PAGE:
LIMITS '21 Paper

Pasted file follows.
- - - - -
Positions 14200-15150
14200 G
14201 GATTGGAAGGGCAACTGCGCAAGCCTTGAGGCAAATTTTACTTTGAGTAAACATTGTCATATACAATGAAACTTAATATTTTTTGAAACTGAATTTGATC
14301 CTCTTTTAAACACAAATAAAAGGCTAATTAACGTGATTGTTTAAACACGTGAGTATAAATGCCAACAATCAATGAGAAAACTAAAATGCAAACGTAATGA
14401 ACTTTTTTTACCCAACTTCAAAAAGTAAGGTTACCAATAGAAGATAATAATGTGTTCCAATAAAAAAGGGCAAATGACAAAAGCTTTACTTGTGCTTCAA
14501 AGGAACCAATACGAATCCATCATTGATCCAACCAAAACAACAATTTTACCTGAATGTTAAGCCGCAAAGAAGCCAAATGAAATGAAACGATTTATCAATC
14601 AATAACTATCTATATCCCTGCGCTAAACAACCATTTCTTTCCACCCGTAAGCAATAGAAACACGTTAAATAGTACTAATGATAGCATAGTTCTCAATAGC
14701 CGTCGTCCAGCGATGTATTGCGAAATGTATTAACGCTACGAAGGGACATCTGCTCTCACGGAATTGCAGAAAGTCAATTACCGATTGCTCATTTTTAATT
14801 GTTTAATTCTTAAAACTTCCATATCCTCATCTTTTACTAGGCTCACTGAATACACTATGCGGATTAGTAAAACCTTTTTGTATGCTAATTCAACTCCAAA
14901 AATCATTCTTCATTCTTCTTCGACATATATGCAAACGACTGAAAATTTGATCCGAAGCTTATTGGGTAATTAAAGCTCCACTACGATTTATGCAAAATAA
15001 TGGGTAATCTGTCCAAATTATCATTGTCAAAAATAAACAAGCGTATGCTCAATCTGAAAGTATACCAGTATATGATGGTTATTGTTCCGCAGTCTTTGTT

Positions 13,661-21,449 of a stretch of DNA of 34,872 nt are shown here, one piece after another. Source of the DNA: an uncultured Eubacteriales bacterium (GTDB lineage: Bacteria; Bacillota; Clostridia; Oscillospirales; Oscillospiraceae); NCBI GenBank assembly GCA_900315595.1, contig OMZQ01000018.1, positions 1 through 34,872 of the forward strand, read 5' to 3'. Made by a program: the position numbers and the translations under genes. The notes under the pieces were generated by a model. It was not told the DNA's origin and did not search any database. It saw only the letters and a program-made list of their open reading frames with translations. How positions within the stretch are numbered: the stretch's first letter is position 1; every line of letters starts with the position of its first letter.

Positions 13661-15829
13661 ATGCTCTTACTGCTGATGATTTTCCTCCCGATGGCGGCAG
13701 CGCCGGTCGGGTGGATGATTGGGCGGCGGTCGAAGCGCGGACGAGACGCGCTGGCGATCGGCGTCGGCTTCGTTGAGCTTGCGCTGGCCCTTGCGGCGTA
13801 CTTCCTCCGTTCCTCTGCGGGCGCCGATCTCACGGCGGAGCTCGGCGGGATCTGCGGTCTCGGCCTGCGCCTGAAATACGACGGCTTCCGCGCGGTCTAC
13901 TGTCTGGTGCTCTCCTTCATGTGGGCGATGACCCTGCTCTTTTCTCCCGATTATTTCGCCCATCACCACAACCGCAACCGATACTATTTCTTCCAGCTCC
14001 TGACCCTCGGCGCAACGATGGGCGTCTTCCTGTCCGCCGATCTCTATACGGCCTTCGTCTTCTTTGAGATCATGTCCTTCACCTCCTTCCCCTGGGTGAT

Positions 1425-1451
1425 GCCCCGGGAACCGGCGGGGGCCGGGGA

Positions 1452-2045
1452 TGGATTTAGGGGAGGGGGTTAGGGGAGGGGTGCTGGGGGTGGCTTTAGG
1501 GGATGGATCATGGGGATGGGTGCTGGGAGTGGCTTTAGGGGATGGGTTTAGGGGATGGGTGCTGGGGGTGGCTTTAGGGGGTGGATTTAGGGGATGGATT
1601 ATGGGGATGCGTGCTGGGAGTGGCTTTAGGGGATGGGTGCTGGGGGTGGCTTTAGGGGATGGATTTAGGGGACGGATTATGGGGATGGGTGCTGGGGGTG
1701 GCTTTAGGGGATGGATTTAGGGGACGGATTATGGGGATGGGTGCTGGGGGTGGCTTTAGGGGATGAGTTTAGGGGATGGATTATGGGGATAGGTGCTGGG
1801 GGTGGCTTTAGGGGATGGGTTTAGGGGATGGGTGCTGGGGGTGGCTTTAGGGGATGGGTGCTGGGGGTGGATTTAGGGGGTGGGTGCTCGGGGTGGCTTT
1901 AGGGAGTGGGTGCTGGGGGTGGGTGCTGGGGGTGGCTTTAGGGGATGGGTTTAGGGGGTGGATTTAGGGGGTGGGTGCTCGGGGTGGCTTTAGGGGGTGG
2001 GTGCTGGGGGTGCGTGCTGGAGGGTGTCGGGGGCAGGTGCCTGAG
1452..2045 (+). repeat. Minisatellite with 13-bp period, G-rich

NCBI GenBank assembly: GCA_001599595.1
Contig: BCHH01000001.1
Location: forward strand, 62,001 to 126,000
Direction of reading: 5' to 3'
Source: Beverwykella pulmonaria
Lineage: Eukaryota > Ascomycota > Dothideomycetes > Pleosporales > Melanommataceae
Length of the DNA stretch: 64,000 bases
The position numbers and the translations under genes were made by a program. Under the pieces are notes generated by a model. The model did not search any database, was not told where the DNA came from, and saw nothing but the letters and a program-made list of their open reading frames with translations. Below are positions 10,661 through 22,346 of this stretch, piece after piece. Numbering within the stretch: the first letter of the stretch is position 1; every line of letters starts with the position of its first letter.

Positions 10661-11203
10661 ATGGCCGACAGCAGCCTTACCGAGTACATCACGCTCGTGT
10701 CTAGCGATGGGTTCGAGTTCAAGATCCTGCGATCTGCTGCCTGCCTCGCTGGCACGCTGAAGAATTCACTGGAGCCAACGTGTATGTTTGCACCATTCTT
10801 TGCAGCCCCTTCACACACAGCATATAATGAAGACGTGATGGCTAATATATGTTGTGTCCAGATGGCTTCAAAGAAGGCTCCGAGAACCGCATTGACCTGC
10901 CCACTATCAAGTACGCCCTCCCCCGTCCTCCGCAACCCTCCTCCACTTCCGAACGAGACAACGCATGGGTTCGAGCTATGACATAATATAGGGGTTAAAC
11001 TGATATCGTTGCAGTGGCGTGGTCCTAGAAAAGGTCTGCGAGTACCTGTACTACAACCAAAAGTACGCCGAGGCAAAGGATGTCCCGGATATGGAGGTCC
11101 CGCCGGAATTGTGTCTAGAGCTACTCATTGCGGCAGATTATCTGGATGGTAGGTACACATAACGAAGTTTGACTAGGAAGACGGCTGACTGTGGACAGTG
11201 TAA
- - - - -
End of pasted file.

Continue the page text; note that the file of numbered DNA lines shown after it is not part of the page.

Power shortages and fluctuations in electricity supply are expected to become more frequent in the future, as renewable energy increases in the electricity mix. This poses a problem in that electricity might not always be available at the time of demand for industries as well as for households. Demand flexibility in households has been brought forward as part of a solution to this problem. How to engage households in this, however, is still unclear. Actors have tried to liken demand flexibility with waste sorting and other altruistic activities with connotations of contributing to the benefit of society, rather than being an activity springing from economic motives. In this article, we use design fiction to critically explore what this analogy would mean in the context of household electricity consumption. We describe fictive user scenarios for cooking, charging the electric car, laundry & dishes and heating to draw the demand flexibility analogies to the forefront. By exemplifying and concretizing these scenarios, it becomes evident that using waste sorting as an analogy for demand flexibility is not realistic. We discuss the implications of the scenarios in relation to the current visions that inform the development of the smart grid, and the emerging services and service providers. We conclude that there is a need to challenge the current images of flexible households in the smart grid in order to design systems that support thriving within limits.